The Rolling Stones - No Security
3 1/2 stars (out of 5 stars)
By Tony BonyataI know what you're probably thinking, "Dear Lord, not another Stones live album! ".
Ever since their beginning as a rock-and-roll band some thirty-five years ago The Rolling Stones have felt compelled to release live albums. They have produced seven live albums throughout their career - three of them released this decade alone, 1991's Flashpoint, documenting their Steel Wheels / Urban Jungle World Tour, 1995's Stripped and their latest No Security. They continue to do this, more than likely, to easily fulfill contractual agreements with their record companies without actually having to create any new music. But the real reason may actually lie in a 1970 confession made by Jagger, "If it weren't for bootleggers we probably wouldn't put out live albums...Our records will sound better and be cheaper".
Now thirty-three years after their first commercial live recording Got Live If You Want It!, Mick, Keith, Charlie and Ronnie have decided to cash in one more time on No Security, an album that documents their hugely successful "Bridges To Babylon" tour from last year.
While No Security lacks the beautifully raw and intimate performances and rarely played gems such as "Shine A Light", "The Spider And The Fly", "Love In Vain" and "Sweet Virginia" from their Stripped album, The Stones do, however, manage to ditch their obligatory hits from the "Bridges" tour, such as "Satisfaction", "Miss You" and "Jumping Jack Flash", in favor of mixing in newer songs with a good number of rarely heard tunes from that (or any) tour.
What makes this album stand out above most of their other live releases - except for maybe their quintessential live recording Get Your Ya-Ya's Out, which documented their tumultuous 1969 tour - is that it even without some of their better known classics it is an accurate account of a great Stones tour. Which further proves that the elaborate stage sets, costly lighting and pyrotechnics that they haul from city to city are really just extra baggage. Their shows, after all, are really about the music, and No Security is a perfect example of this.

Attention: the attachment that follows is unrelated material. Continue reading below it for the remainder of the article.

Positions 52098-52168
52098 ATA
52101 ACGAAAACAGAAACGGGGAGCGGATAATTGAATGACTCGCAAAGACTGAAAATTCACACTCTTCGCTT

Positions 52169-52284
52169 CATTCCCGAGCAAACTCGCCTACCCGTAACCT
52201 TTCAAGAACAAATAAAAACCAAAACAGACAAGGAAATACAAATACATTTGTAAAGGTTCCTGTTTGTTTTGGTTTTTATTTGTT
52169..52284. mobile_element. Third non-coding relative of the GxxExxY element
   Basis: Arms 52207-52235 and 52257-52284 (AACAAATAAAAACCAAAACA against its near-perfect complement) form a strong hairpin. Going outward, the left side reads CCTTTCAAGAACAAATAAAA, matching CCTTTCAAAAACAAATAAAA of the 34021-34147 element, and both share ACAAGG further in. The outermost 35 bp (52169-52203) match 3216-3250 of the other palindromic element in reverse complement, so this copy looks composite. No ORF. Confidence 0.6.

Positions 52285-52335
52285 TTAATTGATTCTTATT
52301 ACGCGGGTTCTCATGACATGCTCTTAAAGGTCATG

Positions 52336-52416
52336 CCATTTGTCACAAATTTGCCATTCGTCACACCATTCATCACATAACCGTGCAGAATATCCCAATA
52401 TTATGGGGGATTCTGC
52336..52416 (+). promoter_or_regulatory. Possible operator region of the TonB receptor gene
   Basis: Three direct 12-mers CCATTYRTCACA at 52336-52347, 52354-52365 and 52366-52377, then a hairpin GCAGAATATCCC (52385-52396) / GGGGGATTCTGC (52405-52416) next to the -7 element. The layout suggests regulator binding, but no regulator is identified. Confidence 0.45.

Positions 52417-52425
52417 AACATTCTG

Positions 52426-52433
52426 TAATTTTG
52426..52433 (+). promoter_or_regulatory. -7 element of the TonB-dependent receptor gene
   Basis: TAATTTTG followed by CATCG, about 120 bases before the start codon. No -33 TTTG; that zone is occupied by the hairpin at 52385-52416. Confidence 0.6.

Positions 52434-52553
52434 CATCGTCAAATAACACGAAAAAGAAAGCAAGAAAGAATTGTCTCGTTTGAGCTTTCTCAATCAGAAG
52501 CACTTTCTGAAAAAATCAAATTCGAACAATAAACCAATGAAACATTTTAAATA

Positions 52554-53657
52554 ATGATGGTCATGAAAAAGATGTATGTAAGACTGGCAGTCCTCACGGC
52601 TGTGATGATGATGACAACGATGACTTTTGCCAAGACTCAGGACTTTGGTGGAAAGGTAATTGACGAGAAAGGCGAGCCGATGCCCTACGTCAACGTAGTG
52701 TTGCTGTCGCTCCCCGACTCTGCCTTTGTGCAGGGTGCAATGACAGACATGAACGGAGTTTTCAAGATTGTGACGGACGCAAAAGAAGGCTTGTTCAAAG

Recorded in four different countries; The Netherlands, Argentina, Germany and the U.S., this album has an energized continuity to it that makes it feel like it was recorded on one night.
Newer songs from their last two albums such as the gospel-baptized "Saint Of Me", rocks-off swagger of "You Got Me Rocking" and the soulful "Out Of Control" wear well with older treasures like "Respectable", "Gimme Shelter", "Live With Me" and "Sister Morphine". Although Dave Matthews' guest vocals on "Memory Motel" seem a bit out of place, Taj Mahal's joyful vocal duet with Jagger on his own number "Corinna" is a welcome addition to this set.
With a carefully hand-picked selection of songs along with a crystal clear recording that emphases Jagger's powerful voice, Keith Richard's punchy guitar riffs as well as Ronnie Wood's snaky lead guitar and the metronome rhythms from drummer Charlie Watts and bassist Darryl Jones, No Security proves to be a lot more than just another Stones live album.
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